You need to add value when you join a board of directors. The strength you bring to a board is the job you are in or the positions you’ve held in the past typically ten years or more. Identify your strengths that are important to a CEO of a company. Demonstrating expertise and competency in a specific area(s) will be important as you are considered for board positions.
Typically a board search will look for executives with line management experience, seated or former CEOs, COOs and CFOs. The criteria for a board member are usually specific with requirements that help the board round out its skill and experience matrix. Look at the website of a public company under Investor Relations and Governance or Board of Directors. Note the age and experience profile of the individuals who are on the board.
Your work as a CEO or with CEOs is valuable to your work on a board. You know how to communicate with a CEO. You understand their strategic decision-making and leadership role in the company and marketplace. You may have spent time in the boardroom and have seen them in action with board members. You have a feel for board dynamics. You understand the role of the board relative to its CEO.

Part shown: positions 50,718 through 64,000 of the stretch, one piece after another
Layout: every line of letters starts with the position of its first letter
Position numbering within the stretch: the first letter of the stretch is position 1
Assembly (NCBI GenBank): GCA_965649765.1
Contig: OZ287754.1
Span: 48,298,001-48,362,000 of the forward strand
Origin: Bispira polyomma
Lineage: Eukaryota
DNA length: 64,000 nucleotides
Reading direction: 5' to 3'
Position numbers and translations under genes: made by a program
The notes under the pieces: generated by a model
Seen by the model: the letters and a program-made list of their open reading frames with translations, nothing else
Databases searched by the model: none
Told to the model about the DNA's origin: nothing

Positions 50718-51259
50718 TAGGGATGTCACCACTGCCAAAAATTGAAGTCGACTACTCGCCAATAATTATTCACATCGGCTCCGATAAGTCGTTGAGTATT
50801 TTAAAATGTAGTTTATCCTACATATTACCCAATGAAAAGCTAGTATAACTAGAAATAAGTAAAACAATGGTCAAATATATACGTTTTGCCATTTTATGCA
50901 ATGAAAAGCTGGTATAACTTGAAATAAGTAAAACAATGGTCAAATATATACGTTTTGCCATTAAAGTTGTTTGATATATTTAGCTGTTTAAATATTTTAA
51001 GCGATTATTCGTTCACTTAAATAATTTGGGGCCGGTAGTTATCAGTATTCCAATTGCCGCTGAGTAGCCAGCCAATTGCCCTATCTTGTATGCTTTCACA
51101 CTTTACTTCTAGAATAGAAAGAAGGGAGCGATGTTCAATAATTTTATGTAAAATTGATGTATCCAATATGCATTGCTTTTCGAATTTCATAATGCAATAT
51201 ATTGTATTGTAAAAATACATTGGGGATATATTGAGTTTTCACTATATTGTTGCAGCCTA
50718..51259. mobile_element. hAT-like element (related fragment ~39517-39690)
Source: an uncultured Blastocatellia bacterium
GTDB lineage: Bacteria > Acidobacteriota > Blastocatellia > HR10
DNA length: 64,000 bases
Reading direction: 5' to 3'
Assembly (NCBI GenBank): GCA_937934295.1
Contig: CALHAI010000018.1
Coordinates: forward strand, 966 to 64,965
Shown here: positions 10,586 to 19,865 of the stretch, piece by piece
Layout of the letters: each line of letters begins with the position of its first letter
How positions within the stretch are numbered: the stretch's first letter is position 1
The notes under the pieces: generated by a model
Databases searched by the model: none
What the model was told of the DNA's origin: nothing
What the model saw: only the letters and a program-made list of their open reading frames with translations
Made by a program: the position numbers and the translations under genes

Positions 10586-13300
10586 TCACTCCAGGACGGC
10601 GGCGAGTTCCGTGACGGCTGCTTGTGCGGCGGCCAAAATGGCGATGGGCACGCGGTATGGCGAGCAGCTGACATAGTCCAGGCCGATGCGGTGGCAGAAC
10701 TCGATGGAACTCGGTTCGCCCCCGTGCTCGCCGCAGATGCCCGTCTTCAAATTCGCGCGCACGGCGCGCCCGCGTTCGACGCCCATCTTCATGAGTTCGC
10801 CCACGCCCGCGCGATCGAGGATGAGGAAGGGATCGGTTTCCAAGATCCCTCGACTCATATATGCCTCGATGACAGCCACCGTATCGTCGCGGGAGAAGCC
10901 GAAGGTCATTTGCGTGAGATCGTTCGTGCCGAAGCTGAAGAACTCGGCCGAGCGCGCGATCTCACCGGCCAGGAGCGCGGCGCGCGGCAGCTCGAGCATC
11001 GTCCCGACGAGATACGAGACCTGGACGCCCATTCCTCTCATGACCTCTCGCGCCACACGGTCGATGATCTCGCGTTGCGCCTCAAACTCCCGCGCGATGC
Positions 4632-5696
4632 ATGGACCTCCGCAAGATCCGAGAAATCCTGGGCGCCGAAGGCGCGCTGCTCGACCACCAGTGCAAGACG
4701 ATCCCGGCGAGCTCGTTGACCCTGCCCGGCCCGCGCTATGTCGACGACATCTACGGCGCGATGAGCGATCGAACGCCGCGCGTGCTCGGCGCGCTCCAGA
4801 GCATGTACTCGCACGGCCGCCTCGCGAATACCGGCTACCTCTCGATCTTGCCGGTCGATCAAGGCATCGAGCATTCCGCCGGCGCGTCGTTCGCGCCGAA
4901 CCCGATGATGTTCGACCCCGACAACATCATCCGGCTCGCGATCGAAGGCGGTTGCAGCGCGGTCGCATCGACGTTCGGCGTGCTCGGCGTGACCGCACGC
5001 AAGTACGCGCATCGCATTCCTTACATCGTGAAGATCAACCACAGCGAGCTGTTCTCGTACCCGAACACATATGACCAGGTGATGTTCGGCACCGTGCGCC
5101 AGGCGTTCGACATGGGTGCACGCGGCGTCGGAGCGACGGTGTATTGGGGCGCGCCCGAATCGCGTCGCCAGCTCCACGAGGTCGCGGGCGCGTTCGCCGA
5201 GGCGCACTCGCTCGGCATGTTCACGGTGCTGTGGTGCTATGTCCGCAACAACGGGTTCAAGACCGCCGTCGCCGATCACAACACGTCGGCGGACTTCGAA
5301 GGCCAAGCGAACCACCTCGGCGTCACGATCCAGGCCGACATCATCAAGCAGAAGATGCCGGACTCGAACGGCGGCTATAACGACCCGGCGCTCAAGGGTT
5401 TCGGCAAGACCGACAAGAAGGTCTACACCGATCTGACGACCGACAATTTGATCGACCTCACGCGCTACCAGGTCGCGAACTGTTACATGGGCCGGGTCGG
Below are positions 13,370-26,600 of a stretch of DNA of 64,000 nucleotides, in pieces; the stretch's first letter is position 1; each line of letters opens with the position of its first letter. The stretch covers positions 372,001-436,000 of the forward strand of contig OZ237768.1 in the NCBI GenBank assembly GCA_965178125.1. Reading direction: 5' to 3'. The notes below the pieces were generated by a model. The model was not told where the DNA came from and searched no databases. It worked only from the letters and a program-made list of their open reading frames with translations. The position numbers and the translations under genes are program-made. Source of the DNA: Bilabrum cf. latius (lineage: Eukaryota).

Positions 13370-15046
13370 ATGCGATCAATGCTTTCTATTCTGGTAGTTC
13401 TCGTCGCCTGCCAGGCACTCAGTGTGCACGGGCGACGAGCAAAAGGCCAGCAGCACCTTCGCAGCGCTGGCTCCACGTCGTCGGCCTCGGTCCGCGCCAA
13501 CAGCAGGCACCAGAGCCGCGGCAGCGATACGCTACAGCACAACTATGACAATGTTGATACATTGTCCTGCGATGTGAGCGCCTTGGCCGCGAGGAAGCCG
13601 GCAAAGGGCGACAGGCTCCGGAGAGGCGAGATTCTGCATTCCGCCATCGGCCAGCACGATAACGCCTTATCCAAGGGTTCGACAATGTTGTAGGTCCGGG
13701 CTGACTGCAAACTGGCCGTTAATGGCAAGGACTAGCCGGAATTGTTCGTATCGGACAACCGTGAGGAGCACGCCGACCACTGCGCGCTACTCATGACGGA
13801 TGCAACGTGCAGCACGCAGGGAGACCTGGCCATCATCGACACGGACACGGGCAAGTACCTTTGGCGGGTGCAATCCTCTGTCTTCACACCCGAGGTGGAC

What Makes You Special or Unique?
1. Who are you?
2. What is different about you?
3. What are your strengths?
4. What makes you unique and highly differentiated from other candidates?
5. Why are you a good fit to this company?
6. Why would this company’s shareholders want to vote for you on the upcoming proxy?
Be prepared to discuss your strengths and experiences. The experiences you have that are most relevant to a board interview are the types of experiences that reflect the decisions a board might make:
• Mergers & Acquisitions of companies
• Real estate acquisitions or sales
• Approving Strategic plans / Changing Strategic Direction
• Consummating large deals
• Spin Ins / Spin Outs
• Hiring and Firing Executives
• Start-up and Business Growth Experiences
• Leadership and Leadership Development
Consider your strengths and experiences as they apply to the C-Suite when you pursue a board of directors seat. Putting your finger distinctly on what makes you unique will also help you articulate your value-add to a board. Reflecting on your strengths and experiences is a good starting point for your path to a board seat.
© Julie England, 2012